Study after study has concluded that stadiums aren’t effective economic development drivers.
But a leading urban growth researcher says Orlando and Las Vegas are exceptions because of the strength of their regions’ tourism economies.
Robert Lang, executive director of Brookings Mountain West and the Lincy Institute, on Thursday said Southern Nevada’s lack of a quality venue to attract major special events has hampered its ability to capitalize on its core economic strength — special entertainment and sports events.
Lang and four other panelists discussed issues surrounding the arrival of major-league sports teams to Southern Nevada and the venues that house them in a session sponsored by the Las Vegas Metro Chamber of Commerce’s Leadership Foundation of Greater Las Vegas.
About 100 people attended the event at UNLV’s Richard Tam Alumni Center.
The Raiders are building a 65,000-seat, $1.8 billion indoor stadium at Interstate 15 and Russell Road using $750 million of public money authorized by the Nevada Legislature.
“When we lose some of the stigma associated with the original idea and shock that we would be the exclusive brand associated with gaming, when gaming becomes ubiquitous and Las Vegas becomes just another town with a hockey franchise and a football franchise, one of the benefits we’re going to have is that one of the best sectors that we’re really gaining ground in is business services,” Lang said.
Additional business services will result in the expansion of financial and insurance centers, management consultancies and advertising agencies, Lang said. Las Vegas has a leg up on many cities, he said, because it has an airport at which business people can catch a nonstop flight to virtually any domestic destination.
“We can now sell this town as a center for regional banking and regional advertising, because the greatest thing we can promise you is that you can make it here,” Lang said. “You can get here and you won’t be diverted and you won’t get lost changing planes in Dallas or Salt Lake City. That’s one of the gifts that tourism keeps giving.”
The expansion of business services will help solve another issue stadium critics often raise, Lang said: Taxes on new businesses and on special events themselves — think live entertainment taxes — will create general-fund dollars that can be dedicated to education, roads and highways.
“We were originally stigmatized with the association to the uniqueness of gaming, but now that it’s ubiquitous and you’ve got this additional legitimization due to the NFL and all the other sports franchises, Las Vegas will flourish in that sector,” he said. “We’re already about where we should be in the predicted share, but now we can explode in that sector. That makes up for all the other things that everybody’s whining and whiffing about all the time.”
The ‘Vegas flu’
Panelist Cathy Tull, chief marketing officer of the Las Vegas Convention and Visitors Authority, said the presence of out-of-town media for playoff games featuring the Vegas Golden Knights has given the city media mentions that money can’t buy. As an example, Tull cited the numerous stories about “the Las Vegas flu,” the theory that teams playing the Golden Knights at T-Mobile Arena aren’t at their best because they’re distracted by all of Las Vegas’ other attractions.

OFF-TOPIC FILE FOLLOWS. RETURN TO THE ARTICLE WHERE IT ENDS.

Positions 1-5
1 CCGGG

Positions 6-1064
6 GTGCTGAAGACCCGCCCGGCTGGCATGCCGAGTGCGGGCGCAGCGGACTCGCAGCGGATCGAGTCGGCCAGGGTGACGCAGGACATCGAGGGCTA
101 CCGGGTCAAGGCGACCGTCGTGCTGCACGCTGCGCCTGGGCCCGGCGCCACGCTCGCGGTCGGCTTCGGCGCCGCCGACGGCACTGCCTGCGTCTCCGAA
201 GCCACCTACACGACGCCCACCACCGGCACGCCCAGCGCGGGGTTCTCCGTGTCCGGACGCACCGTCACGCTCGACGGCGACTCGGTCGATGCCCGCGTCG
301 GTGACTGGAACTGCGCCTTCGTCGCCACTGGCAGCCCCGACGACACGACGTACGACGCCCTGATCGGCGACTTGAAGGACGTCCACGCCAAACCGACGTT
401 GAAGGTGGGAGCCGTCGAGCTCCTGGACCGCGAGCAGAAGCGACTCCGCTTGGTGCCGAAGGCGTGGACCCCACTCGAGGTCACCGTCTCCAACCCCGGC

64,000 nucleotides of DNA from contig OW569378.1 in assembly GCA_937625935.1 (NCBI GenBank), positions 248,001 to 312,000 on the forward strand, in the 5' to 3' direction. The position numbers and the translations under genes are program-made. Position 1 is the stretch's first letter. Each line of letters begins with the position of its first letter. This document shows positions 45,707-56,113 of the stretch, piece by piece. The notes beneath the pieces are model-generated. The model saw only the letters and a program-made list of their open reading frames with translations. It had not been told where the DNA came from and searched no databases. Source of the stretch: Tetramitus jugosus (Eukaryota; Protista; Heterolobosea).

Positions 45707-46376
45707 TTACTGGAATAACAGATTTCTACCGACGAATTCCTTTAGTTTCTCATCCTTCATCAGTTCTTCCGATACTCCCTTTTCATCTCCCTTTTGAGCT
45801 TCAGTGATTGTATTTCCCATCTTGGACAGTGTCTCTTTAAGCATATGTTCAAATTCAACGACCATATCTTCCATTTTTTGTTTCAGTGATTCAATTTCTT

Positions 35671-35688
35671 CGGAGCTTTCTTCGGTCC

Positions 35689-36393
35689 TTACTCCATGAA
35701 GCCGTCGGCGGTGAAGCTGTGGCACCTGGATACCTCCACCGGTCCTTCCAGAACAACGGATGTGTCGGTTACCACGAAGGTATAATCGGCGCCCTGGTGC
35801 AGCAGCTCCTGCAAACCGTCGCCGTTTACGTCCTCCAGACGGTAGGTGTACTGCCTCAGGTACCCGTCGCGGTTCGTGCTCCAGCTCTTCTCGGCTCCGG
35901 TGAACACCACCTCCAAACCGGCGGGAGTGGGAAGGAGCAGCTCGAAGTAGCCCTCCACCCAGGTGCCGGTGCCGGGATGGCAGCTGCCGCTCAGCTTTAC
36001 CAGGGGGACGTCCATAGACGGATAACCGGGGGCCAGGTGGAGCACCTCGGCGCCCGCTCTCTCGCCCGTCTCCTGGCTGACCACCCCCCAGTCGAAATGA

“The great thing for selling the destination and about that whole story is that there’s all this conversation about the hundreds of other things you can do in Vegas, because that’s getting actual news attention,” Tull said. “They’re talking about dining and nightclubs and a hundred other things you can do in Vegas when teams are coming here, and they’re distracted by everything else. That’s not a bad thing, because the storyline is ‘And the Knights won.’”
Another issue receiving the panel’s attention is the need for mass transit with all the teams, venues and anticipated visitation they will generate.
“Our airport is one of the rare unserved airports with some form of alternative transit,” Lang said. “We do face some kind of a congestion mobility crisis if we don’t get ahead of that.
“We’re talking about two highly successful franchises, two stadiums next to one another in a very tight space,” he said. “We’re going to have to find some other means of transportation through that district, or we’re just going to choke to death on it, and that’s my biggest fear about these investments.”
Bringing in big events
Panelists also discussed the prospect of attracting big events like the Super Bowl, the NFL draft and NCAA tournaments.
Panelist Kerry Bubolz, president of the Vegas Golden Knights, said Tampa, Florida, has become a popular destination for the NCAA hockey championships “Frozen Four” event because that destination has proved it can accommodate crowds and makes a special production of the event itself.
Gov. Brian Sandoval, anticipating the need for an organization to prepare bids for major events, earlier this month formed the Southern Nevada Sporting Event Committee by executive order. The committee, to be chaired by LVCVA President and Chief Operating Officer Steve Hill, includes Las Vegas Mayor Carolyn Goodman, Clark County Commission Chairman Steve Sisolak, Nevada System of Higher Education Chancellor Thom Reilly and representatives of the Chamber, the Nevada Resort Association, the LVCVA and Southern Nevada’s professional sports teams.
A report on how the process of bidding for events should proceed and whether the Legislature needs to form a permanent commission is expected to be delivered to Sandoval by Dec. 31.